Given the equation and , determine the range of value of such that the two graphs intersect at exactly two distinct points.
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Hello, Punch! . . . .
Originally Posted by Soroban Hmmm....Soroban, that should be +y^2 / 16 ; right? I end up with something quite different: x = [3a^2 + 128 +- 2aSQRT(17a^2 + 1072)] / (a^2 + 64). Think it's easier to substitute y^2 = (x^2 - 6x + 5) / 4 from [1] to [2].
Originally Posted by Soroban Hello, Punch! . . I tried another method which was to sub equation [1] into [2] and equating the discriminant, but it didn't work. Here's my working.
Your 272a^4 + 17152a^2 simplifies to 16a^2(17a^2 + 1072), which is same as what I showed you in my previous post.
Originally Posted by Wilmer Your 272a^4 + 17152a^2 simplifies to 16a^2(17a^2 + 1072), which is same as what I showed you in my previous post. okay then, maybe we should wait for soroban's reply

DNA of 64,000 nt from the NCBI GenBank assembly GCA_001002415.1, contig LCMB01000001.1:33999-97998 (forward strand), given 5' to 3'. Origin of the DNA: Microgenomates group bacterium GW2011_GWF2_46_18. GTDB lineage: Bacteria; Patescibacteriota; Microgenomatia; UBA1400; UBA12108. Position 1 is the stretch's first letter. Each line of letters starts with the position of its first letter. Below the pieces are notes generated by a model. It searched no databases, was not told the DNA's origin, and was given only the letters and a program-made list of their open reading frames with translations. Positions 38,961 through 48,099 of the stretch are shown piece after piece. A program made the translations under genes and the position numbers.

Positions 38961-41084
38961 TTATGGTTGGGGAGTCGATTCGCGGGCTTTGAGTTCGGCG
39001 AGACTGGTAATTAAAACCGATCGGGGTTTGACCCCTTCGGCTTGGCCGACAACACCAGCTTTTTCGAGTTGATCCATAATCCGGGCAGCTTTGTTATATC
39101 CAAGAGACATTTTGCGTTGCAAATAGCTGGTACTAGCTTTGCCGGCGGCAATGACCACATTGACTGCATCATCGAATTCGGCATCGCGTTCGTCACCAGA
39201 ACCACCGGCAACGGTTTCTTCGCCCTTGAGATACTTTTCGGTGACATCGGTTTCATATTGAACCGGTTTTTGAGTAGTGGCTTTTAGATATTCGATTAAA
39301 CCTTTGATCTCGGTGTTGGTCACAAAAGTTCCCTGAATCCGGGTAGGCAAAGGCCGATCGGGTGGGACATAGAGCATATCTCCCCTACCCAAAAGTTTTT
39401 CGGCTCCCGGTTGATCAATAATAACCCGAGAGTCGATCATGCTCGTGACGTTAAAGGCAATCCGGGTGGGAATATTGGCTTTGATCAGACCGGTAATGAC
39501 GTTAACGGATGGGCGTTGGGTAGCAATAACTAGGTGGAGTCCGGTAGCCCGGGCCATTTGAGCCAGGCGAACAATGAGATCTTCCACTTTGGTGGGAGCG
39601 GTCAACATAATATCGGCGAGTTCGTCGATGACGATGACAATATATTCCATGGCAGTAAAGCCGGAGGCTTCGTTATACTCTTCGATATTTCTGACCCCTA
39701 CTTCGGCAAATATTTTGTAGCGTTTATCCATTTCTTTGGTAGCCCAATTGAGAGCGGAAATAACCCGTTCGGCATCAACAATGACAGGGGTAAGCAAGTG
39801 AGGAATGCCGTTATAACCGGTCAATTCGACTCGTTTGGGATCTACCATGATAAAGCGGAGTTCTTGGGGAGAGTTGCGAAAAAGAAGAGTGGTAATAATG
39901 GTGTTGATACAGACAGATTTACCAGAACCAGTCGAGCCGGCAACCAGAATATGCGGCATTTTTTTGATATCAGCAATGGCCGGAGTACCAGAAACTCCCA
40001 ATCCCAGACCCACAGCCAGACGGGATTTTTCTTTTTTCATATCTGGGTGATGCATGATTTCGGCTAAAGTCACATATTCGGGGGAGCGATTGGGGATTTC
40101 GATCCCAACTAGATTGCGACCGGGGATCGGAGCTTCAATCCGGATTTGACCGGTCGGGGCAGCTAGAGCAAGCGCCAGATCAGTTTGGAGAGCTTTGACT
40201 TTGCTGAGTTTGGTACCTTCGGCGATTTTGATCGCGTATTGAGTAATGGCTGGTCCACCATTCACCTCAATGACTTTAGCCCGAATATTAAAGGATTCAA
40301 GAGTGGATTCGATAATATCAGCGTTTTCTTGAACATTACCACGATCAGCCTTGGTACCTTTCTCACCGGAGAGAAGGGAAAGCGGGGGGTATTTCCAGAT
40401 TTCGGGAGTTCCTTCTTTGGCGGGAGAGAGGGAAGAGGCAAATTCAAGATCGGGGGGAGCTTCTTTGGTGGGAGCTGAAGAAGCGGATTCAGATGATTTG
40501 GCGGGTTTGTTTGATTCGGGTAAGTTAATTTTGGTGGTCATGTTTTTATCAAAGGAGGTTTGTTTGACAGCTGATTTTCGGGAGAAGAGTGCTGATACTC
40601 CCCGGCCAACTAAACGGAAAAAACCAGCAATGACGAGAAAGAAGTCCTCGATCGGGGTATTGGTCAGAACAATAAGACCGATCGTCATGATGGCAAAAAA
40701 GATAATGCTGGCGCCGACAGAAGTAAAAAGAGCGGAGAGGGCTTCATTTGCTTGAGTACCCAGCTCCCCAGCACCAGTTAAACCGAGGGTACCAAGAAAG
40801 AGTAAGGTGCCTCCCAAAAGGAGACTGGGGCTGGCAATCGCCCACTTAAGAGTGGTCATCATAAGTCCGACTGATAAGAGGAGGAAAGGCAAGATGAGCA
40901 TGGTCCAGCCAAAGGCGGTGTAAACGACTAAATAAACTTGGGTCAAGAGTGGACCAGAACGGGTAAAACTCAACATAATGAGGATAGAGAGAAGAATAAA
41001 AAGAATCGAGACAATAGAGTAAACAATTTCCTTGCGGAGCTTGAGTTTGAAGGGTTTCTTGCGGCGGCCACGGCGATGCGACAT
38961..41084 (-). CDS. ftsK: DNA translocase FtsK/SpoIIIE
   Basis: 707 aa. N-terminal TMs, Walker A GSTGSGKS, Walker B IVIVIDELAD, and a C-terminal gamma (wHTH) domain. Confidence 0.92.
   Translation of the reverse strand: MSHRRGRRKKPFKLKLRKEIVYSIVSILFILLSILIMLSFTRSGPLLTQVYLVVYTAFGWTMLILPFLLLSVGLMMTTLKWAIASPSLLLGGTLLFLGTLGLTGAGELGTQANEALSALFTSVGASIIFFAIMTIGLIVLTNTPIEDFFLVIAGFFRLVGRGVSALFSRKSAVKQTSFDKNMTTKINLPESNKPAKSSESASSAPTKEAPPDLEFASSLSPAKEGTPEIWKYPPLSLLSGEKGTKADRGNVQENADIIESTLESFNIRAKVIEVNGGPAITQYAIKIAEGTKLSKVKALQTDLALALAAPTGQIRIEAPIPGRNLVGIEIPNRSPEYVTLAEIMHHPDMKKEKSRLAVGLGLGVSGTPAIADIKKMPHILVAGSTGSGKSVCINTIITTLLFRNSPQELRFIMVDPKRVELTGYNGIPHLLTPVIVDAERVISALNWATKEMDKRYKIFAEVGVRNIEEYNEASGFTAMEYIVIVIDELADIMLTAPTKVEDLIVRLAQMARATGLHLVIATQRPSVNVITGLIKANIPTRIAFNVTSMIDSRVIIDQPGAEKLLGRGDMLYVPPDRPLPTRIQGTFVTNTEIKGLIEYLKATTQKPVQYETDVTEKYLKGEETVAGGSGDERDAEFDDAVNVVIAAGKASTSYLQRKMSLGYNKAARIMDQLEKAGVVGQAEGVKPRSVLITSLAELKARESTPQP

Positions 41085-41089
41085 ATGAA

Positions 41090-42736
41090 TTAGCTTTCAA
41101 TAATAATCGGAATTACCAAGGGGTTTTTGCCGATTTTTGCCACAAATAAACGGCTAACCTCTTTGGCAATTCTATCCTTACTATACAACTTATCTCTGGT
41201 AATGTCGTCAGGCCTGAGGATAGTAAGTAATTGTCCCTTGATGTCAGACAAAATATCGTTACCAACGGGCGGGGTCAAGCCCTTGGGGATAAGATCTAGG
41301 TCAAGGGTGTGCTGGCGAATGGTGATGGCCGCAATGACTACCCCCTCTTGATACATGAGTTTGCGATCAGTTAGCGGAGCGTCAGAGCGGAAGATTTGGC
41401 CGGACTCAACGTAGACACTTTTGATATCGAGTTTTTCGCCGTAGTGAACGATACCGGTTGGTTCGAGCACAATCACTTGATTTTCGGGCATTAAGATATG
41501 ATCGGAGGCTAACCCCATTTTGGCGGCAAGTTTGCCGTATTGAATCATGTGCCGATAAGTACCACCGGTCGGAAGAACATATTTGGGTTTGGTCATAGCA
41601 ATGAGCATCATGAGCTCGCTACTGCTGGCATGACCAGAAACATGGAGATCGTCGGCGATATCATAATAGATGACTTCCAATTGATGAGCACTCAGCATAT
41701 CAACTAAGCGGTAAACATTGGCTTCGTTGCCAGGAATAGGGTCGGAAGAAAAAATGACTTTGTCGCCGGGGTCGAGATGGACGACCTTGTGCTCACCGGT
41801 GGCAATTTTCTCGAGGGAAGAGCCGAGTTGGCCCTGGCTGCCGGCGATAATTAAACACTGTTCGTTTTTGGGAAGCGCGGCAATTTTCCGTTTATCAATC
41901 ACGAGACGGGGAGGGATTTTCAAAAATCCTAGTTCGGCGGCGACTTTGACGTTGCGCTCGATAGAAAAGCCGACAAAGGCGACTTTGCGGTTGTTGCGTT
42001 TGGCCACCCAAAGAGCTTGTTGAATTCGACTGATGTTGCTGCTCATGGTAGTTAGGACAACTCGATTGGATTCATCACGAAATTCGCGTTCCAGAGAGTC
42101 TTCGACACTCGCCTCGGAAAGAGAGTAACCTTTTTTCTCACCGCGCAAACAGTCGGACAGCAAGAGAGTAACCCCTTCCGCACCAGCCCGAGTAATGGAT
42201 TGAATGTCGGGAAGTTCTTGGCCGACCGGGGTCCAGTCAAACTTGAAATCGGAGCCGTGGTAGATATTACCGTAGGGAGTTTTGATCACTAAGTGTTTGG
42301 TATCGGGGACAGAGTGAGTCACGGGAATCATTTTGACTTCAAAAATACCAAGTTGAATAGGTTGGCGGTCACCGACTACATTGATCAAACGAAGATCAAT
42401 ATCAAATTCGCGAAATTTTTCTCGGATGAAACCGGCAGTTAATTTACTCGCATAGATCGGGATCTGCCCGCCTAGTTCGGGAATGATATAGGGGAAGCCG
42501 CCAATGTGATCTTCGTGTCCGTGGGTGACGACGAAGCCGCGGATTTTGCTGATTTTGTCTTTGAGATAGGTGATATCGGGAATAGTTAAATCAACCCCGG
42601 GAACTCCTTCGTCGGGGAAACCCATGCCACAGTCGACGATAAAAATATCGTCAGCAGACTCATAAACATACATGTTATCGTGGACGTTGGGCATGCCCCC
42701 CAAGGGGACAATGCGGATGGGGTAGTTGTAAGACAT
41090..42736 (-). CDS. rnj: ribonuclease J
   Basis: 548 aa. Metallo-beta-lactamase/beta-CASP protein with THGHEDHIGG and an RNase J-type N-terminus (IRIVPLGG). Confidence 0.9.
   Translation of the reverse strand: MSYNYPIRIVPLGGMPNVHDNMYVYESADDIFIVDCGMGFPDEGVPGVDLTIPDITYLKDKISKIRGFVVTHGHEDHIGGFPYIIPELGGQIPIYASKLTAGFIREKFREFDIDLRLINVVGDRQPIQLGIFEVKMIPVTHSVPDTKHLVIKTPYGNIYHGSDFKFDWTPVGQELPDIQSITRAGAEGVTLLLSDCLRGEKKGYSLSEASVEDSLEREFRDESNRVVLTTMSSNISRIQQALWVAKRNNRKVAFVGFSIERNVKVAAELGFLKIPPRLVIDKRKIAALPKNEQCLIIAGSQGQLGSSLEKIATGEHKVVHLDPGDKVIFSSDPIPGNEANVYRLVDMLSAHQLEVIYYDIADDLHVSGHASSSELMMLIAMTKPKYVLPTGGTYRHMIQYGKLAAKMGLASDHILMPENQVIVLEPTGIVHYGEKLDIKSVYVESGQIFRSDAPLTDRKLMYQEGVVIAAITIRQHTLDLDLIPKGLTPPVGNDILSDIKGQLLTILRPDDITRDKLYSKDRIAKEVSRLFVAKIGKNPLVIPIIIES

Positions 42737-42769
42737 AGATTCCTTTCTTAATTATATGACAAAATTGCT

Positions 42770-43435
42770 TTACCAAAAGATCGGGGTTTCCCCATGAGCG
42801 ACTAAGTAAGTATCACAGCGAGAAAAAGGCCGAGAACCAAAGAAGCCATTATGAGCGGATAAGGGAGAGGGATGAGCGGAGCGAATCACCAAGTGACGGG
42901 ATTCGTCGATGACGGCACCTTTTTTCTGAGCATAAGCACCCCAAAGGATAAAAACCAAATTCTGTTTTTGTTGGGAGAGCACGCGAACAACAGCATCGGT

Also, is it possible to show how you could transform into ?
Originally Posted by Punch Also, is it possible to show how you could transform into ? That's not what Soroban did: he transformed the other equation. And made (I believe) a sign error; should be (x-2)^2 / a^2 + y^2 / 16 = 1 Multiply that through by 16a^2 and you get: 16x^2 - 64x + 64 +a^2y^2 - 16a^2 = 0
Originally Posted by Wilmer That's not what Soroban did: he transformed the other equation. And made (I believe) a sign error; should be (x-2)^2 / a^2 + y^2 / 16 = 1 Multiply that through by 16a^2 and you get: 16x^2 - 64x + 64 +a^2y^2 - 16a^2 = 0 Sorry! I see it now
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